Biomechanical analysis of stiffness and fracture displacement after using PMMA-augmented sacroiliac screw fixation for sacrum fractures.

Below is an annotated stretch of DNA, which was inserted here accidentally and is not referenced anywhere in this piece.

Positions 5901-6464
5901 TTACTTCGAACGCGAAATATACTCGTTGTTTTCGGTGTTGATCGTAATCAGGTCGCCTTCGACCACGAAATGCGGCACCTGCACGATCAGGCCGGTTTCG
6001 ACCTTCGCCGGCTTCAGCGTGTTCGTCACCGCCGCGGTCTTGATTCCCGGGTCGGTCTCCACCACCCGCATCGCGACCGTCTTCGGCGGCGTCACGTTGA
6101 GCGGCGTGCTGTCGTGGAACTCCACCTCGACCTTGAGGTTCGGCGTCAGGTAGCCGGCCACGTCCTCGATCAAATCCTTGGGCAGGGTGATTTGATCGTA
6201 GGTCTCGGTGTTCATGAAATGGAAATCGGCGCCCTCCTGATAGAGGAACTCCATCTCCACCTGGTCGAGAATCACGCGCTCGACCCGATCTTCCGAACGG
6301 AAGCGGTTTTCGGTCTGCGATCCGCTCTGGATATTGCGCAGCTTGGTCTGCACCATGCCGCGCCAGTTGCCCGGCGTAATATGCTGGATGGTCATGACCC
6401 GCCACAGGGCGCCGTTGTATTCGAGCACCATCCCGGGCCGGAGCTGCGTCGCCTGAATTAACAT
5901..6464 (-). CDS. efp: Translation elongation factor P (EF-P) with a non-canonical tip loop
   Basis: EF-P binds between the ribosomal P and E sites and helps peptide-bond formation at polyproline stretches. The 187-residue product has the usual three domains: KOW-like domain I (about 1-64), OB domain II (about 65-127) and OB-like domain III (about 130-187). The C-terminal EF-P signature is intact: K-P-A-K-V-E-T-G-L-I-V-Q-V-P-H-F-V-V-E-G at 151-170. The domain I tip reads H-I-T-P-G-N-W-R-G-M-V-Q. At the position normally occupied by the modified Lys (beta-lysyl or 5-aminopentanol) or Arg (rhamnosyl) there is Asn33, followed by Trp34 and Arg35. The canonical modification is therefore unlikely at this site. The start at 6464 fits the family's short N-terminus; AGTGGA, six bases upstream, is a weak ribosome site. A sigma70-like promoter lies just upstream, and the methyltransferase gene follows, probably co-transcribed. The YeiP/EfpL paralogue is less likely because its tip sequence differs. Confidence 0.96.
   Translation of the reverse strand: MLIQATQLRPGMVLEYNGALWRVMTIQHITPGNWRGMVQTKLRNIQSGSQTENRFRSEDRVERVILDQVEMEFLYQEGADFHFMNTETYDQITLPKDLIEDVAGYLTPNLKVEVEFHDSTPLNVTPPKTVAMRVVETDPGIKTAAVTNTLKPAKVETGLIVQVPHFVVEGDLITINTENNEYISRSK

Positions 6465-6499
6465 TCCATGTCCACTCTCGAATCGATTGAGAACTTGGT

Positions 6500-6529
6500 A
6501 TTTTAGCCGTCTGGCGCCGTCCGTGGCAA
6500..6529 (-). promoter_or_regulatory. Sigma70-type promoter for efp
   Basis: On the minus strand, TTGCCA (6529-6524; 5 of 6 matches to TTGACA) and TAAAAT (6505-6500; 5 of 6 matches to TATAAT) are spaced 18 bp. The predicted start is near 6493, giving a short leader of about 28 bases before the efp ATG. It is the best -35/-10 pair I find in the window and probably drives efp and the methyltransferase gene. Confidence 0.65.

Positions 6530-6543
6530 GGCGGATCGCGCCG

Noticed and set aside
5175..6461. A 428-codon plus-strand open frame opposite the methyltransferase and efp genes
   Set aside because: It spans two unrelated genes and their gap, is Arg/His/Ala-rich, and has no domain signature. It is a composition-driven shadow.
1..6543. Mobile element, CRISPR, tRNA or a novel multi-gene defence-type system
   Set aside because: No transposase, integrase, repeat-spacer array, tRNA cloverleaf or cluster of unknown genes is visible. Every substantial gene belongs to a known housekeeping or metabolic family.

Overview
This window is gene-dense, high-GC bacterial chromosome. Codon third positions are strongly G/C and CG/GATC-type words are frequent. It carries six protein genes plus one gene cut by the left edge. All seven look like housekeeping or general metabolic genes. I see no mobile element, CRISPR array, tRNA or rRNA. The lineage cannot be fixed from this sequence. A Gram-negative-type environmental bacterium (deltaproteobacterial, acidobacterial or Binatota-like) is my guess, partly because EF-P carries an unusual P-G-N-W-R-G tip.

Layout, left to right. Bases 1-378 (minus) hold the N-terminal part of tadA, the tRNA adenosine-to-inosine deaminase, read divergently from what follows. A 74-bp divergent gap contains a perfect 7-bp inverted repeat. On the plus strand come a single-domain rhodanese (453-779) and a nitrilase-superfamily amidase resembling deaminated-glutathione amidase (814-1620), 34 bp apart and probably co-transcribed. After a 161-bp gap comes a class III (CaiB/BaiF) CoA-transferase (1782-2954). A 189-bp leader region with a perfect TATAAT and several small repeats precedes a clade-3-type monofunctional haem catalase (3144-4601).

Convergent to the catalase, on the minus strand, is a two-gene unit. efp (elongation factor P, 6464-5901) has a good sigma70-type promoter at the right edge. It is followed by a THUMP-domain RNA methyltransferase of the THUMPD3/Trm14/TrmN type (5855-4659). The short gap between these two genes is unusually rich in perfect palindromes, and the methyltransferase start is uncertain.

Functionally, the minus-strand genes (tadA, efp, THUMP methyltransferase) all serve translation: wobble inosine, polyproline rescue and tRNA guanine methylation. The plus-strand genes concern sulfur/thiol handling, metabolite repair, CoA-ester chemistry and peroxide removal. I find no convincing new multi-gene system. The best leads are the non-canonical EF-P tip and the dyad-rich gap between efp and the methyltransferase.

INTRODUCTION Current literature data and clinical experience show that the number of pelvic fractures continuously rises due to the increasing elderly population. In the elderly with suspected osteoporosis additional implant augmentation with bone cement seems to be an option to avoid secondary displacement. There are no reported biomechanical data in the literature comparing the fixation strength (and anchorage) of standard and augmented SI screws so far. The purpose of this study was to assess the biomechanical performance of cement-augmented versus non-augmented SI screws in a human cadaveric pelvis model. MATERIAL AND METHODS Six human cadaveric pelvises preserved with the method of Thiel were used in this study. Each pelvis was split to a pair of 2 hemi-pelvises, assigned to 2 different groups for instrumentation with one non-augmented or one contralateral cement-augmented SI screw, placed in the body of S1 in a randomized fashion. The osteosynthesis followed a standard procedure with 3D controlled percutaneous iliosacral screw positioning. A biomechanical setup for a quasistatic pullout test of each SI screw was used. Construct stiffness and maximum pullout force were calculated from the load-displacement curve of the machine data. Statistical evaluation was performed at a level of significance p = .05 for all statistical tests. RESULTS Stiffness and pullout force in the augmented group (501.6 N/mm ± 123.7, 1336.8 N ± 221.1) were significantly higher than in the non-augmented one (289.7 N/mm ± 97.1, 597.7 N ± 115.5), p = .04 and p = .014, respectively. BMD influenced significantly the pullout force in all study groups. CONCLUSION Cement augmentation significantly increased the fixation strength in iliosacral screw osteosynthesis of the sacrum in a biomechanical human cadaveric model.